Dissociation of the native transthyretin (TTR) tetramer is widely accepted as the critical step in TTR amyloid fibrillogenesis. It is modelled by exposure of the protein to non-physiological low pH in vitro and is inhibited by small molecule compounds, such as the drug tafamidis. We have recently identified a new mechano-enzymatic pathway of TTR fibrillogenesis in vitro, catalysed by selective proteolytic cleavage, which produces a high yield of genuine amyloid fibrils. This pathway is efficiently inhibited only by ligands that occupy both binding sites in TTR. Tolcapone, which is bound with similar high affinity in both TTR binding sites without the usual negative cooperativity, is therefore of interest. Here we show that TTR fibrillogenesis by the mechano-enzymatic pathway is indeed more potently inhibited by tolcapone than by tafamidis but neither, even in large molar excess, completely prevents amyloid fibril formation. In contrast, mds84, the prototype of our previously reported bivalent ligand TTR ‘superstabiliser’ family, is notably more potent than the monovalent ligands and we show here that this apparently reflects the critical additional interactions of its linker within the TTR central channel. Our findings have major implications for therapeutic approaches in TTR amyloidosis.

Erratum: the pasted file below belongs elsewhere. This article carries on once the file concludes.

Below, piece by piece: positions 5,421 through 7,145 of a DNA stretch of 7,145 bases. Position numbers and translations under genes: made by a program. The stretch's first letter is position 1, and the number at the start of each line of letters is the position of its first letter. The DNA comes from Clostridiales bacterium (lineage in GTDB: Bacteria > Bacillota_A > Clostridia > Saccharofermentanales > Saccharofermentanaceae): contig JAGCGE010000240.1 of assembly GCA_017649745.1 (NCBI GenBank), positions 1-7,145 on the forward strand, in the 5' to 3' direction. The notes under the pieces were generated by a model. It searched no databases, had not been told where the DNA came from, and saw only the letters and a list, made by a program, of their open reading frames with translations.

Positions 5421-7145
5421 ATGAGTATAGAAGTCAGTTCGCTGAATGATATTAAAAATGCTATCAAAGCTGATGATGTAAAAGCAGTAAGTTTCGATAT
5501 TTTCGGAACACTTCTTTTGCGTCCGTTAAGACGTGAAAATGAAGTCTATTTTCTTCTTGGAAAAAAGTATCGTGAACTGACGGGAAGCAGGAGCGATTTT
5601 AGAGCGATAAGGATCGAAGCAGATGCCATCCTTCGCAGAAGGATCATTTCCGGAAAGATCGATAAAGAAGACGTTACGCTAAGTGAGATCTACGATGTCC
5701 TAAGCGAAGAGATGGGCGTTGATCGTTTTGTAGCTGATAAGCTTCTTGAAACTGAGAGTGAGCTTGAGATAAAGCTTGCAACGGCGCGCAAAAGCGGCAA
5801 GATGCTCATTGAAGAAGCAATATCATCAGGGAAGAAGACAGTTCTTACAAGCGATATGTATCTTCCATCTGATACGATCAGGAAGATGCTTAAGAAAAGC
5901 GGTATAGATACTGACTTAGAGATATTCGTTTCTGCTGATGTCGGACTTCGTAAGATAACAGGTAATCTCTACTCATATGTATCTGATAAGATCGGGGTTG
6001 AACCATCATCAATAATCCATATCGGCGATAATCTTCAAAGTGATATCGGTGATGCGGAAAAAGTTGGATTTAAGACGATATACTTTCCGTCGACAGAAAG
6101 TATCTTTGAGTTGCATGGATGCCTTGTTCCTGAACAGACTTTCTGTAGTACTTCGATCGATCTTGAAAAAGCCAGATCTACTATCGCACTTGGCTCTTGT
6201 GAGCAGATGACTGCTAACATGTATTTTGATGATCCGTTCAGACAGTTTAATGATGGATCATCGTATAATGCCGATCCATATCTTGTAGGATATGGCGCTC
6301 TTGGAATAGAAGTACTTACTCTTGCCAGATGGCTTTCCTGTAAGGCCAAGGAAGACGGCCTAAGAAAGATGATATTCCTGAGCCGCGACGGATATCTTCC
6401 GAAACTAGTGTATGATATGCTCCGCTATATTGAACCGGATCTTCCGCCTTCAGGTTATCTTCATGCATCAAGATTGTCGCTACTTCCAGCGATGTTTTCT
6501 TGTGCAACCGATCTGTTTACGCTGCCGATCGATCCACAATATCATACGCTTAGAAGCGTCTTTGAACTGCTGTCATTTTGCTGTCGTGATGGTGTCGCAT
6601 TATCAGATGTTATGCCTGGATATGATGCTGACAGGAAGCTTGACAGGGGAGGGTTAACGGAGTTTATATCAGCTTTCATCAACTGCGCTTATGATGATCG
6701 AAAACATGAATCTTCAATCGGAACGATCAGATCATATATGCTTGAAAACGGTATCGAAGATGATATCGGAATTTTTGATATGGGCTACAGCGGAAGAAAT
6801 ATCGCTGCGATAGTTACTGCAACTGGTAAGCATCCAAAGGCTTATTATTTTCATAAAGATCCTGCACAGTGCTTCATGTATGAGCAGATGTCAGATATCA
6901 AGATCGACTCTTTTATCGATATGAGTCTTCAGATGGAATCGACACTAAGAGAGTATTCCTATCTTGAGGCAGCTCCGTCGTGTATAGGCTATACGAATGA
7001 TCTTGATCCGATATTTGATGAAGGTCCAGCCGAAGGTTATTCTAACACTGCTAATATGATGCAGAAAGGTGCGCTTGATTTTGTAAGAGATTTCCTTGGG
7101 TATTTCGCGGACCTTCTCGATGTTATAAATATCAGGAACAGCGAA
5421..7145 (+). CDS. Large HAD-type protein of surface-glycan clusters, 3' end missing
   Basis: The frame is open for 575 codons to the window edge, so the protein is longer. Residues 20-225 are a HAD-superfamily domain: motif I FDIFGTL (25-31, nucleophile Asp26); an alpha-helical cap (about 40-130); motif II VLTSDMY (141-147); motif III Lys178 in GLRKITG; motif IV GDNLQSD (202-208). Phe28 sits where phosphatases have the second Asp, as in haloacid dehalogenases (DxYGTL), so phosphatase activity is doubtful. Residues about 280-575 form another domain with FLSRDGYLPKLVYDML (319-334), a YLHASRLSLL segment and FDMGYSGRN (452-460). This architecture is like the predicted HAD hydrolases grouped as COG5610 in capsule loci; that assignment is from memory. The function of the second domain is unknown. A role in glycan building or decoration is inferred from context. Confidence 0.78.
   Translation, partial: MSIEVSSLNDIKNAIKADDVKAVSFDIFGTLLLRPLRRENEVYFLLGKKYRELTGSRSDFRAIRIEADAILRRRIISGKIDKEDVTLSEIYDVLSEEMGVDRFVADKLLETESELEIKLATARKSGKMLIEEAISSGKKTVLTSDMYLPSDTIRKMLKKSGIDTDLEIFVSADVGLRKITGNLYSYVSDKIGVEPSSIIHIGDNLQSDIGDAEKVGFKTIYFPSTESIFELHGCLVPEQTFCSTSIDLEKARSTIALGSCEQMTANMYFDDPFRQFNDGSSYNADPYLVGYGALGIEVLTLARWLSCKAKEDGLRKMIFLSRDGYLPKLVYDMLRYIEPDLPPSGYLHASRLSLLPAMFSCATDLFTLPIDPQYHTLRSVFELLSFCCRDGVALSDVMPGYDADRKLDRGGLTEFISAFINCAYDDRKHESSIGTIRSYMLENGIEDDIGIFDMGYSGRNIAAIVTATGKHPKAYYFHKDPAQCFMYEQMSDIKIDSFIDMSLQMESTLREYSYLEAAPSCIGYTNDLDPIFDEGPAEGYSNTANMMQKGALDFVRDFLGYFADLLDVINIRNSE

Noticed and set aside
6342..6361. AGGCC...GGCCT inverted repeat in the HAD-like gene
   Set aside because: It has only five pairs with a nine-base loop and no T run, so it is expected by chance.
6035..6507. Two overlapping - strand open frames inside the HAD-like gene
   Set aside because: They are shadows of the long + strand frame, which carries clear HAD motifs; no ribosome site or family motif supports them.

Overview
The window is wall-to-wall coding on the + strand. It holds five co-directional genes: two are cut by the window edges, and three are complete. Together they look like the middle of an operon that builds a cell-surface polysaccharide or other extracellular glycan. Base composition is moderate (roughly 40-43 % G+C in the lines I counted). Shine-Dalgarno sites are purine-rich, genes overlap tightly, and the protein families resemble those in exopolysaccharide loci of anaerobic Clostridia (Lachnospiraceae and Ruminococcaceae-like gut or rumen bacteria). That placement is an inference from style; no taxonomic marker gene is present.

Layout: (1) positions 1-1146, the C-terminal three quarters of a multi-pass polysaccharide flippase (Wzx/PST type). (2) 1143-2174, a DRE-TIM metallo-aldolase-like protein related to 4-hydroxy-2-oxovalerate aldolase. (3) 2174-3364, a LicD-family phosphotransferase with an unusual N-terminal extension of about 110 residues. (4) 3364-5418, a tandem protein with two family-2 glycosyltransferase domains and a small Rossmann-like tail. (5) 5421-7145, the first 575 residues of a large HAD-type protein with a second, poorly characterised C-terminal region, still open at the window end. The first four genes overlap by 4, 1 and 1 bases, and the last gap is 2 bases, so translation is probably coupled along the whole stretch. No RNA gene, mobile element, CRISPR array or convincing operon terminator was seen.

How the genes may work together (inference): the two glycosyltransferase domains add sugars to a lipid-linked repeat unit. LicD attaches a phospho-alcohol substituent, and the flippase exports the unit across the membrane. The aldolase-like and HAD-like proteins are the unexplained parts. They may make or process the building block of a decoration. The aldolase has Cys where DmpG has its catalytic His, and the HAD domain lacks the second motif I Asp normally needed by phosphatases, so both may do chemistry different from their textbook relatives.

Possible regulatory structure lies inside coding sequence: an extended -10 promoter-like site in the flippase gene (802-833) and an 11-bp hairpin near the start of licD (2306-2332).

Scientific Reports – Springer Journals
Published: Mar 15, 2017
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